MAP: Which States Hunt Wolves?

Hunting of Canis lupus is making a major comeback.

<a href="http://www.flickr.com/photos/caninest/4394675343/sizes/z/in/photostream/" target="_blank">Caninest</a>/Flickr

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It’s a bad day to be a gray wolf in Wyoming, which today begins its first wolf-hunting season in more than half a century. It’s one of three states—the other two are Minnesota and Wisconsin—that will offer hunts for the first time in decades this fall. Two more states—Idaho and Montana—will offer wolf hunts this year for the third time since 2009.

The red dots on the map below represent wolves in the United States—a grand total of more than 5,000 in the lower 48 and 11,200 in Alaska (where wolves have never been protected). Multiple dots in one state show approximate locations of wolves; in states with only one dot, only statewide information was available.

Click on a dot to see the number of wolves and their protection status in each state. In some states, there are two population numbers: “Observed population” refers to wolves that wildlife officials have physically seen and documented, while “estimated population” is an extrapolation, a guess at the total number of wolves believed to exist. (Wolves can be quite elusive and their territories can span hundreds of miles, so it’s not always possible to track all of them.)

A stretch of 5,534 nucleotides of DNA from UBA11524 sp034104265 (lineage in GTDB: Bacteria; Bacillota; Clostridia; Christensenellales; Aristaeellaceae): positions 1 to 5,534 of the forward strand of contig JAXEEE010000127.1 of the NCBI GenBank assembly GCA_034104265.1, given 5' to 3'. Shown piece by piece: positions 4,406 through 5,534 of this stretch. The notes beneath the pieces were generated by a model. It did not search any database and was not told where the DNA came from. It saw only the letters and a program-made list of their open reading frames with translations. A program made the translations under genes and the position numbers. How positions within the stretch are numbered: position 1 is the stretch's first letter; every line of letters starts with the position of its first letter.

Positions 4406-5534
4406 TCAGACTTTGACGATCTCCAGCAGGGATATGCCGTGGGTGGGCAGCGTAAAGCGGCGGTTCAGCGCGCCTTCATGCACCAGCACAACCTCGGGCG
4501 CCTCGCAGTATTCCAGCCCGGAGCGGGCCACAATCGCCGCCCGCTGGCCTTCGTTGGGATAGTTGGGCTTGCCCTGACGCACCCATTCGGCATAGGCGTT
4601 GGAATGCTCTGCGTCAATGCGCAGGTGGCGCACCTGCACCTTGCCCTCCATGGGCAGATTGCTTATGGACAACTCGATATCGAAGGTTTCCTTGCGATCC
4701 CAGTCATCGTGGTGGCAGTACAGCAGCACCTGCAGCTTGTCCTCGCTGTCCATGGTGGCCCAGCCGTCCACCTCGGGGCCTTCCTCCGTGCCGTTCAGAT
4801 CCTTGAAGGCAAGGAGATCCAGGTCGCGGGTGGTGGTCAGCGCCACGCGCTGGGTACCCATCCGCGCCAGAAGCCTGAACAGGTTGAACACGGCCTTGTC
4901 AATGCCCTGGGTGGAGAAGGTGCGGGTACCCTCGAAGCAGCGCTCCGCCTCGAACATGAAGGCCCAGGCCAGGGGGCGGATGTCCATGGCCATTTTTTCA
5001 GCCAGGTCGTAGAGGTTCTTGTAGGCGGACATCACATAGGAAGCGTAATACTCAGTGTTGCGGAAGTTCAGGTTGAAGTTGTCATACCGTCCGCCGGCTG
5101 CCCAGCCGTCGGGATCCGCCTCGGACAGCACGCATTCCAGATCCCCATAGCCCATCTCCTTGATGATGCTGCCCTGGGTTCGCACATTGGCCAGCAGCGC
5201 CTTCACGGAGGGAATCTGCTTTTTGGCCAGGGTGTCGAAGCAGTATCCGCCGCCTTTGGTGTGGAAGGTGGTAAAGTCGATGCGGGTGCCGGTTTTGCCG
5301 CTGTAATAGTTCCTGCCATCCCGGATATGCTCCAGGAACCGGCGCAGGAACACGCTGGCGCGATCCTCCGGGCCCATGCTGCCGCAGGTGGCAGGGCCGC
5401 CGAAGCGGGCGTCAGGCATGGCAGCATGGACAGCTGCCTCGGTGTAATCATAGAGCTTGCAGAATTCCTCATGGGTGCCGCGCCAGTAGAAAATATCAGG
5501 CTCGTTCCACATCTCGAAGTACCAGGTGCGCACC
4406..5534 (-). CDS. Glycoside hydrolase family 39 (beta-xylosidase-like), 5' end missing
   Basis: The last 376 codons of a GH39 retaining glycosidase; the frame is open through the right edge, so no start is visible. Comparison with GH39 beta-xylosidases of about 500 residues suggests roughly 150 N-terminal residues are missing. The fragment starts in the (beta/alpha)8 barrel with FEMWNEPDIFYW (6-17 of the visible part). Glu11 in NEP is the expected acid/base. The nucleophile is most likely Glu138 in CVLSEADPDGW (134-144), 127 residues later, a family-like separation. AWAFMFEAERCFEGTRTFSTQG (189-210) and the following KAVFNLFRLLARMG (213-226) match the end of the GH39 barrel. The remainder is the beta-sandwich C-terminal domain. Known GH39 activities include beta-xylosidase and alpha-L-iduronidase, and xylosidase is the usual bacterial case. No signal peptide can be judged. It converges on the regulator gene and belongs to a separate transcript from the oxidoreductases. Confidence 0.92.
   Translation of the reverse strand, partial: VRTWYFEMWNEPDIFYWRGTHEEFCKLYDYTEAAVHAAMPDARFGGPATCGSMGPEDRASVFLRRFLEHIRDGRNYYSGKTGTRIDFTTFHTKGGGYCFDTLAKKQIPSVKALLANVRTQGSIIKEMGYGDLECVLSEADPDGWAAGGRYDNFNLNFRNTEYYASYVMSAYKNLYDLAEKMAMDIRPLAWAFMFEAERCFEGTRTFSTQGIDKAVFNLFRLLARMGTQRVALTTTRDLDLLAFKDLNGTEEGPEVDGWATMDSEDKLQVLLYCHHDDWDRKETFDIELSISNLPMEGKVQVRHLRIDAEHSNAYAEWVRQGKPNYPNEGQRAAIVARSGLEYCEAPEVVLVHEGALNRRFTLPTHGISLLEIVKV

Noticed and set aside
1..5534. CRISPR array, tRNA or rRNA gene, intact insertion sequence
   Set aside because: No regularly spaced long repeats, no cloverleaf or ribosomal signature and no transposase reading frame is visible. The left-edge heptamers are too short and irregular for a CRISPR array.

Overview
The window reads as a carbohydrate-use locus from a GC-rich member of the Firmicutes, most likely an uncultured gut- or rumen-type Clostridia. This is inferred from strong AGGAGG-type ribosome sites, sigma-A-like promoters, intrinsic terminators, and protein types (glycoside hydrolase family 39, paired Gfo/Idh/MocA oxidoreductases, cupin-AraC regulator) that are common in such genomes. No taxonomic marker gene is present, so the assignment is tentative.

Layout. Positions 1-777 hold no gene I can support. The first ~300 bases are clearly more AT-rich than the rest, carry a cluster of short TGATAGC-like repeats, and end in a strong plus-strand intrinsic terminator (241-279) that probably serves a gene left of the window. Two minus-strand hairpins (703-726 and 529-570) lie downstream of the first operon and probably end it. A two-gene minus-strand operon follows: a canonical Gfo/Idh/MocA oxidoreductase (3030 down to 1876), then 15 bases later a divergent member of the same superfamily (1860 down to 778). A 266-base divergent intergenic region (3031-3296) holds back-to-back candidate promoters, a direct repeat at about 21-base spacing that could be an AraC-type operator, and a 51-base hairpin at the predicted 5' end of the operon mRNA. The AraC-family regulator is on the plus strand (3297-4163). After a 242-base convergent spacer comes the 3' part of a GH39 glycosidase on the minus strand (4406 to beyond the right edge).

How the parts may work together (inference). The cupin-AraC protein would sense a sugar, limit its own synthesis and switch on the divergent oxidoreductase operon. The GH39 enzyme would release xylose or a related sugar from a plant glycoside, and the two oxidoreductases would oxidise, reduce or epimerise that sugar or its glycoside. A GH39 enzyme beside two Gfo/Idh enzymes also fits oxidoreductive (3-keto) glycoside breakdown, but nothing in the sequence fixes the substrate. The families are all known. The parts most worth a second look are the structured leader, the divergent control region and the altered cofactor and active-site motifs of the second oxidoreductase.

In the 1800s, hunters drove the gray wolf to the brink of extinction in the lower 48, and it wasn’t until the 1930s and ’40s that states began to outlaw the practice. Federal and state endangered species acts helped wolf populations slowly rebound, and in the past several years, the species has been delisted in several states.

Today, wolves are possibly the most politicized animal in the United States. Many ranchers fiercely oppose protection programs—understandable, since wolves are a very real threat to their cattle and sheep. Conservation groups, on the other hand, point to wolves’ important ecological role: Without predators, entire ecosystems can be thrown out of balance. 

It’s been a tumultuous few years for wolves in the northern Rockies. In 2009, Idaho and Montana offered the first wolf-hunting seasons in decades. Then, in 2010, conservation groups won a federal case that restored protection for wolves in those states. In 2011, though, Congress once again delisted the wolves and allowed the hunts to continue. Hunts in Idaho and Montana killed 545 wolves last year.

Special thanks to John Motsinger at Defenders of Wildlife for his help with this piece.

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